This ain’t easy, it’s not meant to be
Every story has its scars
5. “My Morning Song” (1992)
The penultimate, and second-longest track off The Southern Harmony and Musical Companion (clocking in at 6:15 minutes), “My Morning Song” is a bluesier sermon on being intoxicated for an unending amount of time.
Dizzy found me last night
Saw some kind of new light
I woke up in a whirlwind
Just you watch my head spin
The spectacle that made you cry
It’s a thrill a minute plane ride
It’s over time at ring side, no lie
6. “A Conspiracy” (1994)
Opening with a one-two punch of “Gone” and “A Conspiracy,” the Blacks Crowes shared more debaucherous tales on their third album Amorica. Chris Robinson said the album was “somewhere north of hell and south of heaven.”
Did you ever hear
The one about last year
It was all a lie
Ain’t it funny how the time flies
What we gonna do baby
What is left for us to prove
I’ve never stolen nothing, not a thing
Tried to stay away from this year’s
Ain’t as easy as it seems
To find a mutual dream
7. “Wiser Time” (1994)
“Wiser Time” is an ode to the rough and tumble times that come with life on the road, and learning to live the new “normal” over time. “It’s a song about constantly being in motion which has been happening to my brother and I for the last 30 years,” said Chris Robinson. “It’s a nice experience once you get used to it.”
The song peaked at No. 7 on the Billboard Album Rock Tracks chart.
No time left now for shame, horizon behind me, no more pain
Windswept stars blink and smile, another song, another mile
You read the line every time, ask me about crime in my mind
Ask me why another read song, funny but I bet you never left home
On a good day, it’s not every day,
We can part the sea
And on a bad day, it’s not every day,
Glory beyond our reach
8. “Kickin’ My Heart Around” (1999)
Following the band’s fourth album, Three Snakes and One Charm, the Black Crowes started working on their next release By Your Side. Recorded in New York City at Avatar Studios, the album was initially pieced together from songs off the band’s shelved 1997 album Band. Throughout the sessions with producer Kevin Shirley (Iron Maiden, Rush, Journey), the Black Crowes added new tracks, including “Kickin’ My Heart Around.”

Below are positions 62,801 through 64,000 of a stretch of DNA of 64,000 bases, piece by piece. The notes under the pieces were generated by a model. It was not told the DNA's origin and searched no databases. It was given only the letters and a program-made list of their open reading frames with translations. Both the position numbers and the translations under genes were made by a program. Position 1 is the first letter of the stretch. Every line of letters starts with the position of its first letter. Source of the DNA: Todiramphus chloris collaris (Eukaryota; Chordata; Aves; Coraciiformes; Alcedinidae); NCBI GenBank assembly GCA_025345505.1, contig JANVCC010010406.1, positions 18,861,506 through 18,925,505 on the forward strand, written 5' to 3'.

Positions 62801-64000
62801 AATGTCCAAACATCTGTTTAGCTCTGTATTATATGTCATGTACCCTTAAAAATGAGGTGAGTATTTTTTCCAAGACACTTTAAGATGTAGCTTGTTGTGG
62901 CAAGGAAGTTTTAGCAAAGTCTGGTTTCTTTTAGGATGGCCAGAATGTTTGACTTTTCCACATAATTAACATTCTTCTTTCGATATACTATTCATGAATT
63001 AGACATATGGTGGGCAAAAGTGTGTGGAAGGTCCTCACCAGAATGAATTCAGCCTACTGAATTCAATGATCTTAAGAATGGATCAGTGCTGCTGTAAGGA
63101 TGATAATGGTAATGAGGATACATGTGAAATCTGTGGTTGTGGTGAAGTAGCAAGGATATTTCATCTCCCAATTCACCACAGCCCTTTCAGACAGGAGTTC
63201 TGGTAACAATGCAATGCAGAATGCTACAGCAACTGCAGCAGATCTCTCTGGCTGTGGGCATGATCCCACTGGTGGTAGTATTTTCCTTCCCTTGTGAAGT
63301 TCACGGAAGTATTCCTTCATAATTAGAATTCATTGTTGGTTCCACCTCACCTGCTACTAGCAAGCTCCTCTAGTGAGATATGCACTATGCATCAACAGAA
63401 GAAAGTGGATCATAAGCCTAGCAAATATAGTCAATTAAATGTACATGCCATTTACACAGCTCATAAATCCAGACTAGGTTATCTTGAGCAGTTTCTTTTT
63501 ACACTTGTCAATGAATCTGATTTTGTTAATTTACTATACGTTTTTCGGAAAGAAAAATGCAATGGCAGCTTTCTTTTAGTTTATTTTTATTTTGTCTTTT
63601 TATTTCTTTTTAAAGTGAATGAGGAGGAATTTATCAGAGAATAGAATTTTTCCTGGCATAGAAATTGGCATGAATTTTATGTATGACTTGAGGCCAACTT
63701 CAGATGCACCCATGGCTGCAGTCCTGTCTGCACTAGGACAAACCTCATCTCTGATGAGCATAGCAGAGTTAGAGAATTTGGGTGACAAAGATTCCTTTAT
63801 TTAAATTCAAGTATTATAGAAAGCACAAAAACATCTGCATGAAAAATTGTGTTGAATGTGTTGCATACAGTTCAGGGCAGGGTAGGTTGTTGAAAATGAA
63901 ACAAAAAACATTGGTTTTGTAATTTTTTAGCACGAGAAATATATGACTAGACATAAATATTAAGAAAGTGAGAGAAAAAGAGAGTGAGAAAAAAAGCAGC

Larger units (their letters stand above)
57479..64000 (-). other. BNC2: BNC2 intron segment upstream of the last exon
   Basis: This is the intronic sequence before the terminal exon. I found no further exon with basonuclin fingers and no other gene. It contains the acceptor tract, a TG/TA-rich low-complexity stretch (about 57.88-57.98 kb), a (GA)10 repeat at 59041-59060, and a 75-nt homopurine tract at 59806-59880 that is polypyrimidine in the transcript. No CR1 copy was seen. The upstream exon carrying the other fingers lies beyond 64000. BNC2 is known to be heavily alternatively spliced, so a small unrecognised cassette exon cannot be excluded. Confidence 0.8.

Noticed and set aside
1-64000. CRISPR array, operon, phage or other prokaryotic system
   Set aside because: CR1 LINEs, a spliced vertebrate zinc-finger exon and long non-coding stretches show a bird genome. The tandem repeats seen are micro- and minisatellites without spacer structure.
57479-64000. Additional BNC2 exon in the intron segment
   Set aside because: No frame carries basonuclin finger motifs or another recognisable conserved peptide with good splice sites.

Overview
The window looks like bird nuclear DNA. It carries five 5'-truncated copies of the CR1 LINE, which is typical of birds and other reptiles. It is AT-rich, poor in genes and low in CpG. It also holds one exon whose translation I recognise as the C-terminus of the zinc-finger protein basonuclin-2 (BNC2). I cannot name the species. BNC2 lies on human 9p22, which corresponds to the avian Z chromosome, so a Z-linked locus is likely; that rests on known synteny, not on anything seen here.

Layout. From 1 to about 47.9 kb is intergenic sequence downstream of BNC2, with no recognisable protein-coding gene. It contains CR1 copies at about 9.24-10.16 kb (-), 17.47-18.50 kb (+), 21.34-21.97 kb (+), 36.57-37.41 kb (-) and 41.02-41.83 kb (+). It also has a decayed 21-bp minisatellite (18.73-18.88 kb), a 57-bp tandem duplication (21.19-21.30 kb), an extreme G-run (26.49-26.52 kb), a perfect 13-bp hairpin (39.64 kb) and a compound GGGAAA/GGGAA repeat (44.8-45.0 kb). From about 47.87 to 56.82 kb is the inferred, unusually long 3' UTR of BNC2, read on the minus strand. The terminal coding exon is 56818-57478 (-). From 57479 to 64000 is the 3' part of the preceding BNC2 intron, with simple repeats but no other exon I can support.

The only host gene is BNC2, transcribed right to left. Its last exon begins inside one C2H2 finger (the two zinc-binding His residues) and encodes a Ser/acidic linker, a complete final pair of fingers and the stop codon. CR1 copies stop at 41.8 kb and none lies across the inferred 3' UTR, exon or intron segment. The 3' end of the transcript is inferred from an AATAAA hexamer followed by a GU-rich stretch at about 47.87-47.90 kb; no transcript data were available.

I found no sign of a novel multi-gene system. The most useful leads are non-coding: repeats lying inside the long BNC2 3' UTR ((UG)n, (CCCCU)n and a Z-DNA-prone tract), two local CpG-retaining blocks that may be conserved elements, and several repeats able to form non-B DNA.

Just come out and say it
Spit the words out of your mouth
It needs no explaining
Cause we both felt it go south
9. “Oh, Josephine” (2008)
Off the band’s seventh album, Warpaint, the chilled-out ballad of “Oh Josephine” is a song Rich Robinson called “my favorite song we’ve ever written.”
Of the song’s final verse—It’s too late to play it safe / So let’s let it all ride—Chris Robinson added, “I wrote that verse in the studio. I felt that everybody knew what I was talking about – that it was about all of us. There’s nothing to think about anymore. There’s no hesitation. This is what we’ve been waiting for. This is what we do now. This is where we go. The only thing we have to deal with now is, do we want it to go away? Do we want to regress?”
Diamonds hold mirrors and spoon it holds the stars
It’s been a long time baby since I’ve seen the sunrise like this
Make a wish and call it maybe and give me one more kiss
Ooh, I like it like this, oh, I like it like this
Oh Josephine you’re dressed in black
Oh Josephine your eyes are blue
And I know now there’s no turning back
Oh Josephine what will we do?
10. “I Ain’t Hiding” (2009)
The Black Crowes’ eighth album, Before the Frost…Until the Freeze, was produced by longtime collaborator Paul Stacey, who had also worked with Oasis and Noel Gallagher’s High Flying Birds. The project was recorded over five nights in front of a live audience at the Woodstock, New York, barn/studio owned by the late drummer and vocalist of The Band, Levon Helm.
Though a majority of the Crowes’ catalog was always written by both brothers, the countrified rocker “I Ain’t Hiding” was one Chris penned on his own.
Rust on my pickups
And blood on the stage
Seeds in the ashtray
And coke on the blade
N-Y-C delivers that’s a guarantee
The only thing that keep the day from me
Photo: Jason Kempin/Getty Images for Live Nation